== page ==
Demand by state

We don’t actually have GDP by state until later but a reasonable proxy is state final demand. The quarter was a different mix to much of last year with QLD leading quarter on quarter growth at 1.2%, NSW next on 0.8%, SA third on 0.2%, VIC entering recession territory on -0.5% and WA making a mockery of that claim getting hammered backwards -2.4%. Here’s a chart of the growth rates:

As you can see, the trends in the charts tell a different story. WA was correcting after the Sep QTR surge and the eastern states quarterly growth rates look to be sliding. Here’s another chart of aggregate growth:

VIC and SA look in real danger of actual recessions. NSW meanwhile had a breakout quarter but I suspect that may have something to do with its out-performing housing market so there’s a question over the sustainability of its surge given the mortgage activity surrounding the FHB incentives have concluded.

Overall I guess the lesson is that when you base the GDP of an entire nation on the deliverables of a single industry, you can expect a volatile outcome.

Comments

  1. A state based, sectoral breakdown would make very interesting reading. Here’s WA getting trounced, despite being the mining cornerstone. On the other hand, QLD is at the other end of the spectrum. Perhaps the WA folk need to pray for some floods and other natural disasters. Maybe Bastiat was wrong!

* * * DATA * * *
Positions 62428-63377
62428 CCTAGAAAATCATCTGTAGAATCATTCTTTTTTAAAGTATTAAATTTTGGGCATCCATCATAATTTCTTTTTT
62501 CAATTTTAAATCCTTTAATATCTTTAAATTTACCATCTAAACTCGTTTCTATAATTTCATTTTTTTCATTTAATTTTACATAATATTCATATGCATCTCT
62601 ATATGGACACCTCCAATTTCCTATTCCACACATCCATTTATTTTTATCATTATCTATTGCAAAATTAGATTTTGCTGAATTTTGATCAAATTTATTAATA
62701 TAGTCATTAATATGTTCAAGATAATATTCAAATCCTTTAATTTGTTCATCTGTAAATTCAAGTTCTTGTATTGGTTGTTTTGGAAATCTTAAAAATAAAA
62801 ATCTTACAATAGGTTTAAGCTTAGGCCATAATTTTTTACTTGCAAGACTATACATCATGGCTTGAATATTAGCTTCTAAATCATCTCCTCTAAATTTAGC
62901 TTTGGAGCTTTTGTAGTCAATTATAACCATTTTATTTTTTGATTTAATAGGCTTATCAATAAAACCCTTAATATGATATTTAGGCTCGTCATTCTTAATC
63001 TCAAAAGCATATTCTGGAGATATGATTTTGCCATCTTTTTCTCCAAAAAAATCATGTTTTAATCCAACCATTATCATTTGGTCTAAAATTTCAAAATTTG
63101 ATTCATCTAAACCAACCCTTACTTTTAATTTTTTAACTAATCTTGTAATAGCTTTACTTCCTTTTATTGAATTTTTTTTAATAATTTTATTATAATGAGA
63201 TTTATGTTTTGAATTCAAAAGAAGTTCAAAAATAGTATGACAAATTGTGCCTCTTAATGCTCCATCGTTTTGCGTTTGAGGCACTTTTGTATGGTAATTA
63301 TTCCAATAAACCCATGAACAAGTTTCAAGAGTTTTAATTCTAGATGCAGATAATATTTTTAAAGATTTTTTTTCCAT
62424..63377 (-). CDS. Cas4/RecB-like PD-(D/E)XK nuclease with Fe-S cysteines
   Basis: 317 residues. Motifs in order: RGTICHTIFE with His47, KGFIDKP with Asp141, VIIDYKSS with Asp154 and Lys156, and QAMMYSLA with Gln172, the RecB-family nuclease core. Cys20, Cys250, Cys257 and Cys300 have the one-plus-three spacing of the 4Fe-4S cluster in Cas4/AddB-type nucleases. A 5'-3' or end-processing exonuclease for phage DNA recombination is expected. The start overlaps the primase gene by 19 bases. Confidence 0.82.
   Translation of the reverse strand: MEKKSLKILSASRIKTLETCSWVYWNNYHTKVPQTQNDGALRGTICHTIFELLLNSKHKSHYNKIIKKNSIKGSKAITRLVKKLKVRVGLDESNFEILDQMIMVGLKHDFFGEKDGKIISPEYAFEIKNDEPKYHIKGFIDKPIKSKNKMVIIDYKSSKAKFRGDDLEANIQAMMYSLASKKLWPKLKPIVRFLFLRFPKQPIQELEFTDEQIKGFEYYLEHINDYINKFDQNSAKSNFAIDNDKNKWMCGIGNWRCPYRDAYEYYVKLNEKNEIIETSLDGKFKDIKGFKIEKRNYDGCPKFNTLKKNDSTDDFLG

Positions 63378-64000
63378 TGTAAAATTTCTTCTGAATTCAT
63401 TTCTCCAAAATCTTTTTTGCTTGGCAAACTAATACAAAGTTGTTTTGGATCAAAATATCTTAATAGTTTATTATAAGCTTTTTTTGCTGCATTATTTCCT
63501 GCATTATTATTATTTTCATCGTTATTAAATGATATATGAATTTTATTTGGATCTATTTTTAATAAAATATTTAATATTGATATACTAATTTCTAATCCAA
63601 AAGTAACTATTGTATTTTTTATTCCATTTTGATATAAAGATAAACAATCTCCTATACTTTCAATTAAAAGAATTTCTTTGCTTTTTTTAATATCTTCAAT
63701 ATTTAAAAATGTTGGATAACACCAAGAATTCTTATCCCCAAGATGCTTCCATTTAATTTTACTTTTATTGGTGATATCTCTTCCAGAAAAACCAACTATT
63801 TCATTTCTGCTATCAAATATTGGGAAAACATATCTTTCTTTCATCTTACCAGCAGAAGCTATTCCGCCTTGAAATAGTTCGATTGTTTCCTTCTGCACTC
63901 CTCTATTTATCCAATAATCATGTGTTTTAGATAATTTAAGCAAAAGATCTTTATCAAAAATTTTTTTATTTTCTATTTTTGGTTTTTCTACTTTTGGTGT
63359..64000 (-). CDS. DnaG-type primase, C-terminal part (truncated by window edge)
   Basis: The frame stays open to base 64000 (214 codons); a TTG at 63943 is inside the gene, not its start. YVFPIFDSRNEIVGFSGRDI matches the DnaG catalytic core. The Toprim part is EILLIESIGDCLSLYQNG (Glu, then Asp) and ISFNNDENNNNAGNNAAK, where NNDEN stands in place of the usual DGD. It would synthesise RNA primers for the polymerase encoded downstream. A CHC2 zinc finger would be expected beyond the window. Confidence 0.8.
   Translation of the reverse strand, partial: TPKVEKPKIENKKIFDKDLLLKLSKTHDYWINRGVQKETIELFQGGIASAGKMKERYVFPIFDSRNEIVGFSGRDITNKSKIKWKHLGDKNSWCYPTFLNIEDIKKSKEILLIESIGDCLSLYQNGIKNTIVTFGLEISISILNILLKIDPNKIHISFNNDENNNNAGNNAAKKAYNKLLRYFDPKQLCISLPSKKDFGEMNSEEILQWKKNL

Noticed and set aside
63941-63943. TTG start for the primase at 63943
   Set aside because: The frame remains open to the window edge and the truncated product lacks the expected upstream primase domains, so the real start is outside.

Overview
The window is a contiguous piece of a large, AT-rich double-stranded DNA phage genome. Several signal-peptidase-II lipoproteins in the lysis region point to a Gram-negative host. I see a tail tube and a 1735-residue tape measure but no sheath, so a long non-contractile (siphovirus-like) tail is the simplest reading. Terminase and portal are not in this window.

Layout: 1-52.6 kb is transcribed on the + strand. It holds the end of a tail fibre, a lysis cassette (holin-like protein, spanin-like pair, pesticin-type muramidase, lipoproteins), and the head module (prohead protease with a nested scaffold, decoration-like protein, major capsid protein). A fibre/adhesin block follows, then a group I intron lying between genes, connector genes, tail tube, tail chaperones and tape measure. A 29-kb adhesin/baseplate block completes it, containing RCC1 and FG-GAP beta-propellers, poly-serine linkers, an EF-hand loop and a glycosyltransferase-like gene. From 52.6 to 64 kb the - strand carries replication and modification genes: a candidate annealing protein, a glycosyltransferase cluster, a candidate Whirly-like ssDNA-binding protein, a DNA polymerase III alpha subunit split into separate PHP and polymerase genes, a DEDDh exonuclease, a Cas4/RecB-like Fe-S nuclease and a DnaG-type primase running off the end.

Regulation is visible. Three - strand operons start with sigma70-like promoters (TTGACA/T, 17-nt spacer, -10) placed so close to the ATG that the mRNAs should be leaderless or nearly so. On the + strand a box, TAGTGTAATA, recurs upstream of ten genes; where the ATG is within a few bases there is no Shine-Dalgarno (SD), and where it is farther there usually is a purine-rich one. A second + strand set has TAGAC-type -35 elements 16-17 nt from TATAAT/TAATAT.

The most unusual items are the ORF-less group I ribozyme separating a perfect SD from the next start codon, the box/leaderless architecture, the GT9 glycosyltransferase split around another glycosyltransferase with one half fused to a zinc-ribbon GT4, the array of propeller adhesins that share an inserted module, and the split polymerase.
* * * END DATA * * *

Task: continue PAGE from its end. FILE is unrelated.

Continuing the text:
2. Victoria can’t be headed to recession territory.

    According to the RP-Data Rismark Daily Home Value Index, house prices in Melbourne rose 0.45% yesterday – that’s almost half a percent in one day!

    Annualised, that’s about 164% growth!

    Yee-HAH!

  3. Sigh

    I just knew that new RP Daily Index would become a major source of comical material.

  4. > NSW meanwhile had a breakout quarter but
    > I suspect that may have something to do
    > with its out-performing housing market

    Help your state economy! Buy a house!

  5. I saw these figures on the ABC news tonight… QLD and WA had amazing growth, NSW and VIC were treading water while SA went backwards by -0.5% and Tassie was a dreadful -3.8%.

    That’s not a two-speed economy… It’s a multi-speed one. And it’s almost as if we were all living in different countries according to what state we were in…